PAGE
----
The Orange Tip

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Tag: woodland

Evening gardening in Central London

Woodland bed 18.04.19

Early evening very much the best time of day – and the best kind of light – to enjoy the Museum’s front gardens. Particularly the woodland bed, designed by Dan Pearson Studio,  where in spring Narcissus runs alongside sulphuric epimedium and bright white Ipheion ‘Alberto Castillo’, borrowing the haze above the Thames for a backdrop.

The Wood Beyond

 

Parkdale, Toronto

Parkdale, Toronto

A recent written commission took me across the water to the cities of Toronto and Detroit. Although the two occupy separate countries, they share their regional territory with an ancient woodland: the Carolinian forest. Much of this once sprawling and prolific disiduous wood has sadly been lost, 90% in fact. Originally spreading across America, climbing North-West from the Carolinas into southern Ontario, Canada, sadly now only pockets can be found: those baring the original broadleafed footprint of the true Carolinian forest.

Having undertaken the otherwise strictly-urban commission in prime-time, fully swung, brightly glowing autumn, making a few dashed escapades into the surrounding woods was something I couldn’t have resisted. More images on the AWAY page.

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Working in the Wood

Wintering-snail in a fissure of a robina trunk

Wintering-snail in a fissure of a robina trunk

Back in the woods again. The paths have held quite well, edged with the fallen or cut branches from last year’s tree work. Although the boundaried areas of copse have subsequently been afforded uninhibited (and un-trampled) freedom of growth, it is now necessary to clear back the bramble before it has a chance to take over.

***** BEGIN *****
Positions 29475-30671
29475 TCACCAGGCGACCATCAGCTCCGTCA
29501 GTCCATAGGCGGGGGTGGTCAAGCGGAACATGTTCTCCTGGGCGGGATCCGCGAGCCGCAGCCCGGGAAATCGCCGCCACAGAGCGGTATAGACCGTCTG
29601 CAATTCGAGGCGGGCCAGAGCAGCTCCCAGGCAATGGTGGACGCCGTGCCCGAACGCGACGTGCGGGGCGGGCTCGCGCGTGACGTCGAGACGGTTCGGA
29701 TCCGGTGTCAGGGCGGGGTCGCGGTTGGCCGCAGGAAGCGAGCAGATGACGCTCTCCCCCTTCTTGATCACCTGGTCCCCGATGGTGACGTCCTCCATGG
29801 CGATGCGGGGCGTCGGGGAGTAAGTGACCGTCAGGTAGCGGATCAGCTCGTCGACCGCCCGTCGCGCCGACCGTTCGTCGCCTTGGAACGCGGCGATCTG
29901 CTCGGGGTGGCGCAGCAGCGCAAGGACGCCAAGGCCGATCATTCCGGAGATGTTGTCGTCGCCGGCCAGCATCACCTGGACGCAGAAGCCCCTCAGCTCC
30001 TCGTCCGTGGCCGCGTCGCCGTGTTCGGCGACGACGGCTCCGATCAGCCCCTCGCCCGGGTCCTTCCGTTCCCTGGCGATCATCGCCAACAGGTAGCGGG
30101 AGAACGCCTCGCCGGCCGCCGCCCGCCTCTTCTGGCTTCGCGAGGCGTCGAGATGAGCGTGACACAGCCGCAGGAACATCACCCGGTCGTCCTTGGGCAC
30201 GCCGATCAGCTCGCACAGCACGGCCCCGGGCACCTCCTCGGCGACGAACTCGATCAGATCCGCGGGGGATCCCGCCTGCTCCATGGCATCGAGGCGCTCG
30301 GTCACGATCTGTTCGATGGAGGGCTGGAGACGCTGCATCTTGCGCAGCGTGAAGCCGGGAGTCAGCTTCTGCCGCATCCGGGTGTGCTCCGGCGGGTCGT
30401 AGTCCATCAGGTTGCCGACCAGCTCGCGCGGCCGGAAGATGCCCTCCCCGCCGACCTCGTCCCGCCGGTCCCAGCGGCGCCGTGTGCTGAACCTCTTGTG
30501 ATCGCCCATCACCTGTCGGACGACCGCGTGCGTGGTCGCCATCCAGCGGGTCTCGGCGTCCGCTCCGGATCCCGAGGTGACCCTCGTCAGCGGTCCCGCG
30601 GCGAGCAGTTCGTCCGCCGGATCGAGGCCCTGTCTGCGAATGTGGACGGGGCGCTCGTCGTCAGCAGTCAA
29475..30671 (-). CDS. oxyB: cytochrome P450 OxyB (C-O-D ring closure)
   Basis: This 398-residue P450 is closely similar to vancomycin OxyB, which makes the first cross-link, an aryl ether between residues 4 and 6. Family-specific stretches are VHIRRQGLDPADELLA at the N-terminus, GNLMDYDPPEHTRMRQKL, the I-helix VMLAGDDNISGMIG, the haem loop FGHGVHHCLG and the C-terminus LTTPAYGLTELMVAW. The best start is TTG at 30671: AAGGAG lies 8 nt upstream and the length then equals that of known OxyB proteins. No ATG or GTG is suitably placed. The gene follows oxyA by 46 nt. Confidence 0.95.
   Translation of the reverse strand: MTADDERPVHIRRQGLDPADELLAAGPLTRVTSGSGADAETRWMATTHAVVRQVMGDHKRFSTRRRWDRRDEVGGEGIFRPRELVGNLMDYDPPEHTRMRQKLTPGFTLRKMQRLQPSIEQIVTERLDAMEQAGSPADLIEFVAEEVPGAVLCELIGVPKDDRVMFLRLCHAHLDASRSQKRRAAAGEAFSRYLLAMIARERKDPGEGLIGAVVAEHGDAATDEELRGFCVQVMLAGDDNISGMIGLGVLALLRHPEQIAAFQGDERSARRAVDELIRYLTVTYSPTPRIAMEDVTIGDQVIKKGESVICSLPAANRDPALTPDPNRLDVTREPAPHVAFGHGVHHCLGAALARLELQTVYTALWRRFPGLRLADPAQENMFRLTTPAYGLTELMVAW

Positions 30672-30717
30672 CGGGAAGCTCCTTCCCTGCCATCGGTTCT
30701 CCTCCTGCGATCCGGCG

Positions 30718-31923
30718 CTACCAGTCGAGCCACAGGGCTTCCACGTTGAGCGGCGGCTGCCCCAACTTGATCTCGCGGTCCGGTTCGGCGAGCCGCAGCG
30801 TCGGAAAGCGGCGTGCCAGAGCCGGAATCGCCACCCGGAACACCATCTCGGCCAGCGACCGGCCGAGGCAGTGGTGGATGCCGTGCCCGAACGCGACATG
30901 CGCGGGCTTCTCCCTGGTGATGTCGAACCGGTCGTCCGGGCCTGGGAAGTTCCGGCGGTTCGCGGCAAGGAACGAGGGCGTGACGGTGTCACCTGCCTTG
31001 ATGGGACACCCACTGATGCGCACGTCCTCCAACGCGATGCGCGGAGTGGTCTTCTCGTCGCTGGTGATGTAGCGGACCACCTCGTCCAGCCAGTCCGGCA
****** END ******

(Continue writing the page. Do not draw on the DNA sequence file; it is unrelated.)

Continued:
South path of the wood, lined with sycamore boughs

South path of the wood, lined with sycamore boughs

Splitting our little wood up into five sections, I’ve been slowly digging up the thorny blanket by the roots and amassing them at the centre of the copse, ready for a bonfire next week.

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Bramble pile for burning

Bramble pile for burning

As with the work last winter, I’ve loved spending a solid block of time devoted to this section of the garden; probably my favourite place to be at this time of year. The birds in the canopy are a hive of constant activity, preparing new nests and scoping out material with which to construct them. On the copse floor, flowers of snowdrop and winter aconite are now in full flower, lighting up the ground as beacons for awakening bumble bees.

Snowdrops in flower (

Snowdrops in flower (Galanthus nivalis)

Winter Aconite (Eranthus hymalis)

Winter Aconite (Eranthus hymalis)

Arum leaves under large English oak

Arum leaves under large English oak

One plant I’ve always ensured gets a good footing in the wood is burdock. Around four years ago I found a small clump, having presumably made its way over the park wall via wind or wing (or more likely, attached to a squirrel), in full spread beside one of our ash trees. Ever fond of its shrub-like form and broad, rhubarb-esque leaves, I’ve made sure each year to gather and redistribute the seed, collecting directly from the dried heads that remain at the top of dead stems over winter. Taking note of the plant’s edible qualities from the wildflower bible that is Richard Mabey’s, Flora Britannica, I even once dug up some of the burdock’s roots and had a go at stir frying them. Nothing special..I’m not going to lie. Flora Britannica is very much a book worth having to prop up anyone’s interest in the history of our British wild flowers though.

Burdock seed heads (Arctium sp.)

Burdock seed heads (Arctium minus)

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Burdock seeds released

Burdock seeds released from capsule

'Flora Britannica', by renowned nature-writer, Richard Mabey

Flora Britannica by renowned nature-writer, Richard Mabey

Robin’s House In the Country

Robin Nest
Camouflaged in the garden copse.

Time In The Wood